This Spring, Businesses Will Change More Than Clocks

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It’s time to change more than just clocks, according to Change Management Expert Marianne Carlson. Businesses leaders should be making efforts to help their organizations “Spring Forward” too.

alarm clock
This is a perfect time to think about change, because people already associate the spring season with renewal and transformation.

Daylight Savings Time starts this weekend, but, according to Change Management Expert Marianne Carlson, it’s time to change more than just clocks. Businesses leaders should be making efforts to help their organizations “Spring Forward” too. “This is a perfect time to think about change,” says Carlson, “because people already associate the spring season with renewal and transformation.” Americans began changing their clocks twice a year since 1918, and, for the past several years, have been encouraged to change the batteries in their smoke detectors at the same time. The association between Daylight Savings Time and other prudent changes is a concept that Carlson wants to instill in others, and expand throughout the business community in particular.

Daylight Savings Time was first adopted as a cost-savings measure during World War I, when changing the clocks saved coal and candles, both of which were in short supply. The practice stopped for several years, but today, nearly everyone in the United States lives under the system. Carlson views the reminders to “Spring Forward” as an opportunity for business leaders to consider changes that can spring their own organizations forward as well. “In the era of continual change, it’s essential,” says Carlson, “to take some time to consider how the business environment has changed and how the organization should change in order to remain relevant. Springtime – the beginning of Daylight Savings Time - is a perfect time to do that.”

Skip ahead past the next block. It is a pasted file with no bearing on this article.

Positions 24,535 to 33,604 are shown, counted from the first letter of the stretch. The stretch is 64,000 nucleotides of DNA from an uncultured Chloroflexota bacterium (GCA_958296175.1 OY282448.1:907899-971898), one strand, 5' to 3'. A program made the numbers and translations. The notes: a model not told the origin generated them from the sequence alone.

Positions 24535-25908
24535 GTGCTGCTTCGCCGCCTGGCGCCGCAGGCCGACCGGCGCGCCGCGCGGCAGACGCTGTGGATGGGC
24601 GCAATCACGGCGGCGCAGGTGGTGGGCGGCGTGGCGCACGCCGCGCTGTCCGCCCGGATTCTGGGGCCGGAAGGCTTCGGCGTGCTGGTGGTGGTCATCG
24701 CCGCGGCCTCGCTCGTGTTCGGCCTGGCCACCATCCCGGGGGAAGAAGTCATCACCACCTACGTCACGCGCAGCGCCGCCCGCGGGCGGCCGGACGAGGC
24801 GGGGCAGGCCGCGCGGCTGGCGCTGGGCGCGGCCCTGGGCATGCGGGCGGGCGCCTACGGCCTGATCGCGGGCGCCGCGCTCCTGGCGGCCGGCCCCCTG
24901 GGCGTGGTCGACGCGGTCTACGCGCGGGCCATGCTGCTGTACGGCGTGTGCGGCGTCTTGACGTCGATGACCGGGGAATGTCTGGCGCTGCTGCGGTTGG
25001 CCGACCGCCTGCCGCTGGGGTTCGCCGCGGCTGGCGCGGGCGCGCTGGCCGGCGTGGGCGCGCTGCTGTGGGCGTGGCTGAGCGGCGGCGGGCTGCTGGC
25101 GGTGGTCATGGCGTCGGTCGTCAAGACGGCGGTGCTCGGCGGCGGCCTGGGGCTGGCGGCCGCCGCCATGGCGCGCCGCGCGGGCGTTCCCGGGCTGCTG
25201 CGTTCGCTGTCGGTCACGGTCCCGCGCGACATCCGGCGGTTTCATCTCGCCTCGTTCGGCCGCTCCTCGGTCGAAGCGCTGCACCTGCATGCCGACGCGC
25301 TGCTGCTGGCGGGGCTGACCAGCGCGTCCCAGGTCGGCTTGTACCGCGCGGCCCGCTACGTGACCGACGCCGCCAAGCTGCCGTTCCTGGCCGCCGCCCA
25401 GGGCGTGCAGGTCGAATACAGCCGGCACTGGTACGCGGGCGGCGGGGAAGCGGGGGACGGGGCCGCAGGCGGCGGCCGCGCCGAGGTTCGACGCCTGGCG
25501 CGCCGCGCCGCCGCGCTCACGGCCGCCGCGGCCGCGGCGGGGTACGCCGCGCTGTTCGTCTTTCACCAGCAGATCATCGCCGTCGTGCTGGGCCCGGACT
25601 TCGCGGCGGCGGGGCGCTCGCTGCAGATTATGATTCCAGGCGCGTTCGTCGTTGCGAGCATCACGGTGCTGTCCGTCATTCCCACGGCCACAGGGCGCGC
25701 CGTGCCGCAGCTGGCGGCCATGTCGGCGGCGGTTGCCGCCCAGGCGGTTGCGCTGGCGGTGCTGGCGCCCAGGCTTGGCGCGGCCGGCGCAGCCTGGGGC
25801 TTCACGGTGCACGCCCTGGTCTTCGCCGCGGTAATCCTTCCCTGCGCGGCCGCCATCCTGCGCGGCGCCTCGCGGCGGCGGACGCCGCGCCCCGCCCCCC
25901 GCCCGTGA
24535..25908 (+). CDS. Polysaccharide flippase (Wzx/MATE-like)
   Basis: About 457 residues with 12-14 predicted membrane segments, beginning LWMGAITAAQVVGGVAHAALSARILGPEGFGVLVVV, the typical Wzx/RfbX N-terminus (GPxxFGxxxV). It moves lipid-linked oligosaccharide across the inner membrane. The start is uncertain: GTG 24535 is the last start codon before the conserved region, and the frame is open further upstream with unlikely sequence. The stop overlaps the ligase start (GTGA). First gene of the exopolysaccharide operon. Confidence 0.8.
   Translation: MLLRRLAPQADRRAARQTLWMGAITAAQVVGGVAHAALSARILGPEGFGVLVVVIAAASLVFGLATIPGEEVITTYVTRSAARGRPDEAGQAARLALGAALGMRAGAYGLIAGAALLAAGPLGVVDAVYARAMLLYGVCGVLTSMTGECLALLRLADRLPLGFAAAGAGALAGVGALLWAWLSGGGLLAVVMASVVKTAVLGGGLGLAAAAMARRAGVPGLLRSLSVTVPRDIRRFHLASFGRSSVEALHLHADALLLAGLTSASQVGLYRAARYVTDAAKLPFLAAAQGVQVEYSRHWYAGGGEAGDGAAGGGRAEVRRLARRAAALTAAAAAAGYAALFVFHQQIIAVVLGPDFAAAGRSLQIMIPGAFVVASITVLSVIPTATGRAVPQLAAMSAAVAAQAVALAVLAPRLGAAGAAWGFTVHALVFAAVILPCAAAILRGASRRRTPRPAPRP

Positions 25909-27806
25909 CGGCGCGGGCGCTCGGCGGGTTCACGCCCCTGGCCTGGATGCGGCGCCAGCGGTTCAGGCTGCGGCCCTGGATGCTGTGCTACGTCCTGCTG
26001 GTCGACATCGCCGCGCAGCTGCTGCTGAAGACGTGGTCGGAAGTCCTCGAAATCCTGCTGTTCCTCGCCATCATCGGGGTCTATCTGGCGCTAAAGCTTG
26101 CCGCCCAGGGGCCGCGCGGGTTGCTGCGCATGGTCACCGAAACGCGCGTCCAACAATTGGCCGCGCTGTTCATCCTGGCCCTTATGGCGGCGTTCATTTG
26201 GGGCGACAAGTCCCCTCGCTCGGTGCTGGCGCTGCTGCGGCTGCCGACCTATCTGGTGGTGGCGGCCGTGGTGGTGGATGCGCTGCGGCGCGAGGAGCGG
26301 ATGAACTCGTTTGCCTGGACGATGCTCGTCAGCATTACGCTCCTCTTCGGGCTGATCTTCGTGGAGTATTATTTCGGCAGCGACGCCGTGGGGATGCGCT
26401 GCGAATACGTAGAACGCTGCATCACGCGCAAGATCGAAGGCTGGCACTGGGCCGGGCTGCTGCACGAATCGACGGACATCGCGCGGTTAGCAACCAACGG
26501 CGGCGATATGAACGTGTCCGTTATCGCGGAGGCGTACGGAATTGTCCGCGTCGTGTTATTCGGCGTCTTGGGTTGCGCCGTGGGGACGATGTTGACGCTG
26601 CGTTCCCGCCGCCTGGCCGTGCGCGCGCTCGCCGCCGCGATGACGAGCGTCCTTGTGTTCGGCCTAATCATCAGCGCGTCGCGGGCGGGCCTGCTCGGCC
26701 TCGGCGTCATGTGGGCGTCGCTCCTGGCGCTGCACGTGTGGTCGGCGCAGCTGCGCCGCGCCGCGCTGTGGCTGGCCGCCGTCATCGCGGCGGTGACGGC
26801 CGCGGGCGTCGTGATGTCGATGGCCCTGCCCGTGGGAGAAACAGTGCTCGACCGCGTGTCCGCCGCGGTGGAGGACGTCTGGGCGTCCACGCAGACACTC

Implementing a specific time in the calendar to contemplate changes is a strategy that isn’t new, but it can provide real benefit – especially in today’s fast-changing environment. Using the changing clocks as a reminder to also change processes, goals and personnel can be very effective. In her book, Winning the Future: Successful Leadership in the Era of Change, Carlson explains that leaders can use ‘spring forward’ as a time to contemplate changes for the future, and ‘fall back’ as a time to reflect on how those changes have affected the organization, and whether they should be revised. Leaders who implement this “spring forward” strategy will be committing to a semi-annual review of their situation, and they’ll have the built-in reminder that it’s time to make those changes.

About Marianna Carlson:

Marianne is a leader in helping businesses and professionals strategically plan and implement change and transcend difficult corporate transitions. She is the author of Ten-Fold Marketing: Growing Your Business by Growing Your Heart, and is also an accomplished speaker and corporate trainer. When change presents problems, Marianne presents solutions. Find out more at http://emcie.com/mariannecarlson/.

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